Thursday, October 27, 2011
Job Interview - Follow-up
So the other day I had a *job interview* of sorts. See my - prior post.
How'd it go?
Well okay - even though I'm not about to be tutoring wealthy New Yorkers for $300 an hour through this company anytime soon.
It's funny because, just as I predicted to my wife, the guy asked a million questions about *homeschooling*.
Now I love talking about what we do with our kids, the theories, resources, etc....but this was a total deja vu situation.
Some 10+ years ago, after I messed up my back in that car accident....every doctor I saw wanted to talk to me about the roaring stock market (on account of me being a floor trader). "But hey, Doc, what about fixing my back???"
After a nice, long conversation we did get around to talking about me tutoring with his organization.
Here's the deal. They mostly do standardized test tutoring. Yuck! And tutors have to teach all three sections to the student: math, verbal, essay.
Furthermore, tutors have to re-take the SAT, score in the top 1% on all three exams, AND then undergo this firm's *training program*.
Forget the exorbitant rates charged to the parents....tutoring pay starts at only $70 an hour.
After meeting with me for 45 minutes, the guy said that he didn't think I would be interested in such a path....and I confirmed it for him right on the spot.
Unless I was getting paid north of $150 an hour, it's not worth my time to tutor through a company because of income taxes, the cost of getting someone to watch my kids, etc. So $150 was my minimum to start with.
Beyond that I don't really care to tutor the verbal and essay sections - again, unless I'm getting paid $200+ hour on the books.
Re-take the SAT? Didn't I have to go through that BS once before?
Well I had been contemplating taking it anyway. I have no idea what the *essay* section even is (note also my handwriting is illegible TO ME at this point).
Apparently 2,200 points would get you in the top 1% overall. That would be, for example, 800 math, 700, verbal, and 700 on the essay sections. Though I'm not sure what the individual section scores would need to be to crack the 1% threshold.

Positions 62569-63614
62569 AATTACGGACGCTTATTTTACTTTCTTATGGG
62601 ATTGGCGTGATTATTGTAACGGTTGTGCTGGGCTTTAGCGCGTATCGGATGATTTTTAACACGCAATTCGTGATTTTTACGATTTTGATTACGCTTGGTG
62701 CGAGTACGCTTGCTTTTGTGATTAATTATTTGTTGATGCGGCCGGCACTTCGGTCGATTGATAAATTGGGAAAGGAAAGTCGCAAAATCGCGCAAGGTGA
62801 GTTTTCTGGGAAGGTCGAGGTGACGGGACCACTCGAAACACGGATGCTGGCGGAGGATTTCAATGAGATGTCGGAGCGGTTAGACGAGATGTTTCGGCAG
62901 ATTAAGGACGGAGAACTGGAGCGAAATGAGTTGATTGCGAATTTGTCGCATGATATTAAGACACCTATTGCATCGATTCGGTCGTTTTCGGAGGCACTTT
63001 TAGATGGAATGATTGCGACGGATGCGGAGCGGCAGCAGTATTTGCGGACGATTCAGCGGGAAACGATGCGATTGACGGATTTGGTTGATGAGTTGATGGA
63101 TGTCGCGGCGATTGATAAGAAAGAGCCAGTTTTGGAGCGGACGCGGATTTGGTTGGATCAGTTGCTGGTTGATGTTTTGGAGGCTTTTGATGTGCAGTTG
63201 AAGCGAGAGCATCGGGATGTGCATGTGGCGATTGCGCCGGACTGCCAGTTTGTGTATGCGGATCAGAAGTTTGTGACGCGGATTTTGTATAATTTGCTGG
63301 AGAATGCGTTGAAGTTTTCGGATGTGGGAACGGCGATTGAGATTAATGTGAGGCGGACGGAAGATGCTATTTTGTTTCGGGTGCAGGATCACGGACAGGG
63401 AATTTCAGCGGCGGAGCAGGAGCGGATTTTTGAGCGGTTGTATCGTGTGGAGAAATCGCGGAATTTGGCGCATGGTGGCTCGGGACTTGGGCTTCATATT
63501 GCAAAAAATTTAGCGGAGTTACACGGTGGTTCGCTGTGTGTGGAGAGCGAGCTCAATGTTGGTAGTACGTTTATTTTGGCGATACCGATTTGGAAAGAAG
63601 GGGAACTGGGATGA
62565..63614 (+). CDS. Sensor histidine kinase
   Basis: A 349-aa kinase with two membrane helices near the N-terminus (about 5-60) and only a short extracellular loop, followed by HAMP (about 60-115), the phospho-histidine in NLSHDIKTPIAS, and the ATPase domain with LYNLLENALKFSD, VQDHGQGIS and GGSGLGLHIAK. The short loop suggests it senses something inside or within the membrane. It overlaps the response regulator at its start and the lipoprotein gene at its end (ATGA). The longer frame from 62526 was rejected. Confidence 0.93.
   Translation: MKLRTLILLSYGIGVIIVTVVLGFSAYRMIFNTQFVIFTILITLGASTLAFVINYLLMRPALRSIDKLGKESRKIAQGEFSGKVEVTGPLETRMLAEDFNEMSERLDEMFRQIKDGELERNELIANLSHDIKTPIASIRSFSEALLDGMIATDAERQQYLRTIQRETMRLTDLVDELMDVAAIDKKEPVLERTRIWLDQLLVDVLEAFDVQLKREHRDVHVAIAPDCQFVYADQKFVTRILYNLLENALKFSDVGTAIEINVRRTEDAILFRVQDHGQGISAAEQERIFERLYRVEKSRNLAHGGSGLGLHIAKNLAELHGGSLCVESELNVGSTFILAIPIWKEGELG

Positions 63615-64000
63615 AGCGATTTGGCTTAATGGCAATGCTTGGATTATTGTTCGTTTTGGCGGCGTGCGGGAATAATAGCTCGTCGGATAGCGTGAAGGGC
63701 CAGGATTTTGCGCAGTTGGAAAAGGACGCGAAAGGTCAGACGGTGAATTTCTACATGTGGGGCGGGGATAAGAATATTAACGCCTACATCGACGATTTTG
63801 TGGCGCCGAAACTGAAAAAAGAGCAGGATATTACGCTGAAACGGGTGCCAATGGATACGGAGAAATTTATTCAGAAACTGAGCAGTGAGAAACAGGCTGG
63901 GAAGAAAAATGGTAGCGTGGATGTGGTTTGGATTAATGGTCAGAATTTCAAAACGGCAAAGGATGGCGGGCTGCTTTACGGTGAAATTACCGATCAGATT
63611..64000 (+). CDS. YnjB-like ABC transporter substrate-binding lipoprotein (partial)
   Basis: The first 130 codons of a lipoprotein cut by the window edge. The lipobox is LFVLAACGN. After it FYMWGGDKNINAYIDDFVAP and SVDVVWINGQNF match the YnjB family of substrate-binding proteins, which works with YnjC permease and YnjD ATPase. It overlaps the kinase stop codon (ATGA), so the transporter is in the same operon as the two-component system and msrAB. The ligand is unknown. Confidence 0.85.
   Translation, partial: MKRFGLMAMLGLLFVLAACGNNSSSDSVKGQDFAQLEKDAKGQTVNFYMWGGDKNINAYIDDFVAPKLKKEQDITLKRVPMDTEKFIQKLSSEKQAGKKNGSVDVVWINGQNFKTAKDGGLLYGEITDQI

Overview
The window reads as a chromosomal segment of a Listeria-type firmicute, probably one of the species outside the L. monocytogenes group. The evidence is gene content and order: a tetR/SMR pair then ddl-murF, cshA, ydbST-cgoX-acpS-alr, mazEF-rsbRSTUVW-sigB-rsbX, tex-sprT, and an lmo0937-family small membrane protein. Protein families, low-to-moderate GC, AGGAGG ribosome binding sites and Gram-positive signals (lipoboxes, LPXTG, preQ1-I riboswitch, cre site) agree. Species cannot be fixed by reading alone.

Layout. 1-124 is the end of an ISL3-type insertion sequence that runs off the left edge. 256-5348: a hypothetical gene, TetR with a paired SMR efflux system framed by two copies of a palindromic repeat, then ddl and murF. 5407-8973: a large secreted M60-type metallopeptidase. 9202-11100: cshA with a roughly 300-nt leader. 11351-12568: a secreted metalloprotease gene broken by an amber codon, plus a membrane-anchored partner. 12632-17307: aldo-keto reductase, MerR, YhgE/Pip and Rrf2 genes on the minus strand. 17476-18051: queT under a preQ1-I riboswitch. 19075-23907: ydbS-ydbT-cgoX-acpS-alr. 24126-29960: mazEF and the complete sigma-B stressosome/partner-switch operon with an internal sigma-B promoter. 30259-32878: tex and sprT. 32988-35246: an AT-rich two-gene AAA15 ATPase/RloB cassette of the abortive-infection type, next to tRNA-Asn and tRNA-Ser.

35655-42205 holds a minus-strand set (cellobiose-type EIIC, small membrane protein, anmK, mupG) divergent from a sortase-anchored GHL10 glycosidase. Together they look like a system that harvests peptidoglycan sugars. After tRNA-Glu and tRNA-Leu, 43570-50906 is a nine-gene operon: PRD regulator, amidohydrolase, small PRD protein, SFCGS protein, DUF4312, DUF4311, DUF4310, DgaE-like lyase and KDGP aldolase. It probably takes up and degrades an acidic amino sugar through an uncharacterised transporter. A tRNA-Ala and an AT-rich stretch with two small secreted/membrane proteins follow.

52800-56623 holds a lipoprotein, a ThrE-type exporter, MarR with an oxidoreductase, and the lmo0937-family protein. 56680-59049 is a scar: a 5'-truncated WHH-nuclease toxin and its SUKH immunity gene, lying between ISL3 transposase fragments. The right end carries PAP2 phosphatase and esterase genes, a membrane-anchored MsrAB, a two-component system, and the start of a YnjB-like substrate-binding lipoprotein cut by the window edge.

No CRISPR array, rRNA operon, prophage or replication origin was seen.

I'm pretty sure I could take the test, ace the math, do significantly better than the 690 I got on verbal in 1991, and get close to whatever score represents the top 1% in the subjective essay section...
But again, why do tutors need to do this?
The answer is simply - *marketing*. I'm sure this company tells its clients, "EVERY ONE OF OUR TUTORS SCORED IN THE TOP 1% ON ALL SECTIONS OF THE SAT."
Now that's their business; it's very lucrative/successful; so I'm not going to pass judgment on its inherent weaknesses. Clearly they rank marketing at least on par with pure competence. Eben Pagan most certainly agrees with this philosophy too.
I mean, just because someone can score on the exam....that doesn't mean they will be an adept teacher of the content. Who among us doesn't personally know *nerds* with F-level people and verbalization skills?
The other thing is, just as I suspected, all the *management* continues to tutor as well. So they keep the ultra-high-paying clientele for themselves - as I would too if I were them!
They are not really hard-up for tutors who meet their qualifications (top 1% SAT scorers) and are willing to work for less than $100 an hour (which is like $50-$60 cash after taxes) either...
What else do you think graduates out of Harvard each year but another flock of aimless nerds who have high college boards and scant, real marketable skills!!!
It wasn't all bad. The guy and I got along really well and he was very interested in me as sort of an educational consultant for their parents who want to supplement, enrich, or even venture completely into the wonderful world of individualized education. And since he has all the connections to the *people of means* in this area I'm not about to close this window of opportunity.